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In-Situ Microscopy and Spectroscopy of Advanced Materials

 

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Tuesday, January 28, 2014, 01:30pm - 02:30pm
 

Experiments capable of interrogating materials with high spatial, temporal, chemical, and energy resolution in complex environments promise to play a central role in accelerating the discovery of new materials synthesis and processing routes, and in fostering a fundamental understanding of the physics of advanced functional materials. Here, I discuss our recent development of surface sensitive in-situ and in-operando methods applied to two-dimensional (2D) materials and materials for sustainable energy conversion.

2D crystals represent a new class of multifunctional materials that show promise for a wide range of applications. Real-time surface microscopy and associated analytical methods provide unique insight into the synthesis, processing and properties of atomically thin materials such as graphene, hexagonal boron nitride, as well as engineered nanoscale 2D heterostructures. Novel in-operando probes are uniquely positioned to shed light on the interaction of materials for sustainable and energy-efficient chemical processes with their environment, thereby providing a basis for the rational design of systems that function optimally under industrially relevant conditions.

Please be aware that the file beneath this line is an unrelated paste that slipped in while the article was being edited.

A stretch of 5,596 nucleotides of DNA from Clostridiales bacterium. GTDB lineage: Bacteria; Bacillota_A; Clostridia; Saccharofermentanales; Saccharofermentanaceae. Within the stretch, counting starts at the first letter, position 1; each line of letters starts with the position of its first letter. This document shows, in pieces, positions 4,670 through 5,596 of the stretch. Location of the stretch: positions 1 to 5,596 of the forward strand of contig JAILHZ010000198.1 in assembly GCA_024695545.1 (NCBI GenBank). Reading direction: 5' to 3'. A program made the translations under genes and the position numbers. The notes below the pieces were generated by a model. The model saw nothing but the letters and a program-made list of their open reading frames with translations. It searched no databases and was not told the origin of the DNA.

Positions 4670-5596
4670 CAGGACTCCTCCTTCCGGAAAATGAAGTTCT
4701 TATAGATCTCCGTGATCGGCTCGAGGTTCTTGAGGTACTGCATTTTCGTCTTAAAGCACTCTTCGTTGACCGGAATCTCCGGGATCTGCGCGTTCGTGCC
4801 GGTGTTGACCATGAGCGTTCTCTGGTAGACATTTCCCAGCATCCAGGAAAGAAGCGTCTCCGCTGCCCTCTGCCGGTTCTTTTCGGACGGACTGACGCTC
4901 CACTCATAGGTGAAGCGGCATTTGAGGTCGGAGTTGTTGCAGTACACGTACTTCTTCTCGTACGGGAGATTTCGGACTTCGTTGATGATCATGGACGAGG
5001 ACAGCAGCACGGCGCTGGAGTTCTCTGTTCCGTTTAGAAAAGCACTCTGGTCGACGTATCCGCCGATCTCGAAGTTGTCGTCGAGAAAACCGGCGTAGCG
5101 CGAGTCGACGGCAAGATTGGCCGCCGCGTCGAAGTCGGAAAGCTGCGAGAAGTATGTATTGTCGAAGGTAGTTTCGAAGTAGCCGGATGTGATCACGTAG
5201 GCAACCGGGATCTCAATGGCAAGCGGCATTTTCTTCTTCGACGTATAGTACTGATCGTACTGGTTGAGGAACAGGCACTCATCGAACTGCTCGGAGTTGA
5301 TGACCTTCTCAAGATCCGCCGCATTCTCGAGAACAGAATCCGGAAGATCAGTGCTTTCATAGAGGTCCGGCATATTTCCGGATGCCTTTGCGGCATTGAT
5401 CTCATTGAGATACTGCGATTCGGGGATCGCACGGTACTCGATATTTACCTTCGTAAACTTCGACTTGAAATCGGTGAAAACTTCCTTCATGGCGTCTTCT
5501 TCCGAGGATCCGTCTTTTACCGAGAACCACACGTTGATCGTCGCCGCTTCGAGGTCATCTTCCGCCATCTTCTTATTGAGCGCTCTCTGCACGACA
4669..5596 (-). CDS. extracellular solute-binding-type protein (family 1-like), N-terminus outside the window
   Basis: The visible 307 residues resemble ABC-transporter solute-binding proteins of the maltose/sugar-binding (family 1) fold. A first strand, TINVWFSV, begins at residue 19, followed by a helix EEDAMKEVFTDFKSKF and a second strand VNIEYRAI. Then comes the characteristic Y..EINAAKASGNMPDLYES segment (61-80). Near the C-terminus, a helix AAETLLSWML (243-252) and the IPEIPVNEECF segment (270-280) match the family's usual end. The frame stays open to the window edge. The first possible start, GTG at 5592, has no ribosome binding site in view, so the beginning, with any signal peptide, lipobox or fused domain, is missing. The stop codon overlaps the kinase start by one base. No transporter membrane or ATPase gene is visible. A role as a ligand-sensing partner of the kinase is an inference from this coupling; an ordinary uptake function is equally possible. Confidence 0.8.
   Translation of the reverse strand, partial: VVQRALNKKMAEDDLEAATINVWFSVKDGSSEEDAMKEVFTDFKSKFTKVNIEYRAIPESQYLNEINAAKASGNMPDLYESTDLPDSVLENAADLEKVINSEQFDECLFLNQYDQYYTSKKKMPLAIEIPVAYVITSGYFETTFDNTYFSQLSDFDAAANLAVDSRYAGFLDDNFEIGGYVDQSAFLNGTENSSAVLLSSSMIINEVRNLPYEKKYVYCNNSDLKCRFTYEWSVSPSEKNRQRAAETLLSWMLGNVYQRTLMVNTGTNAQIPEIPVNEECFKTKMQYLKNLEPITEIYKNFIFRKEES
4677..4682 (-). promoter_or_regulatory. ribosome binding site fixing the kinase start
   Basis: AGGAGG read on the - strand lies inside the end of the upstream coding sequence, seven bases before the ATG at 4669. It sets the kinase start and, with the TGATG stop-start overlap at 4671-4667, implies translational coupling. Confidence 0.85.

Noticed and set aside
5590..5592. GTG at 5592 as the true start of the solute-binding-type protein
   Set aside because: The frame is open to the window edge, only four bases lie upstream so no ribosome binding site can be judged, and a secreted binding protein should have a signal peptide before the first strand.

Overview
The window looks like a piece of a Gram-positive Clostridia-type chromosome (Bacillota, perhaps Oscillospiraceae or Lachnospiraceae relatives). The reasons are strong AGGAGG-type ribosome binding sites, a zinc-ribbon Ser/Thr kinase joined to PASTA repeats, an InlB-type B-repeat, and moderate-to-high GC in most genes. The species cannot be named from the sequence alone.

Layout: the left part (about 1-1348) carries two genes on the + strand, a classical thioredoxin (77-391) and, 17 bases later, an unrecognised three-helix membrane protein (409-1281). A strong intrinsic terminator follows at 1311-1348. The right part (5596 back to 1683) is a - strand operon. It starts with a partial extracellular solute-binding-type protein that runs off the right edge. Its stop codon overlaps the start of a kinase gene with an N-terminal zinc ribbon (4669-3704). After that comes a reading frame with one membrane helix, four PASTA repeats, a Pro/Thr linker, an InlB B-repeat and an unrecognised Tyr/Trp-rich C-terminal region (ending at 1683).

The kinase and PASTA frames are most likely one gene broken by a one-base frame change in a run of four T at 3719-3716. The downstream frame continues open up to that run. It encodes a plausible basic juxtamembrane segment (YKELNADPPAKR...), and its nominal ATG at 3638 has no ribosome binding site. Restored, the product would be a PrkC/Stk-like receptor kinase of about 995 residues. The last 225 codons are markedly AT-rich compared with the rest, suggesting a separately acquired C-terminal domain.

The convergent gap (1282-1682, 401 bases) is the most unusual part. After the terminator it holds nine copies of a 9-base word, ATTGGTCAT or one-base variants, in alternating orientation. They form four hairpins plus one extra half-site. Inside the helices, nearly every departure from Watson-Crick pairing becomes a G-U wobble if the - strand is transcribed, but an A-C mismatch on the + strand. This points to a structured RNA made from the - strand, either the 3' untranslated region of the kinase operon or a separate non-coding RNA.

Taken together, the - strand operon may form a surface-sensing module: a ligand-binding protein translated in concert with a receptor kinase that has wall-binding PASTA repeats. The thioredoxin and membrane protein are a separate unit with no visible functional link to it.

Our combined results illustrate the power of in-situ and in-operando methods for achieving and probing novel functionalities in advanced materials.

Acknowledgments: Work performed under the auspices of the U.S. Department of Energy under contract No. DE-AC02-98CH10886.

 

Location:   Serin Physics 385
Speaker:   Peter Sutter, Brookhaven National Laboratory

Host: Professor Len Feldman

 

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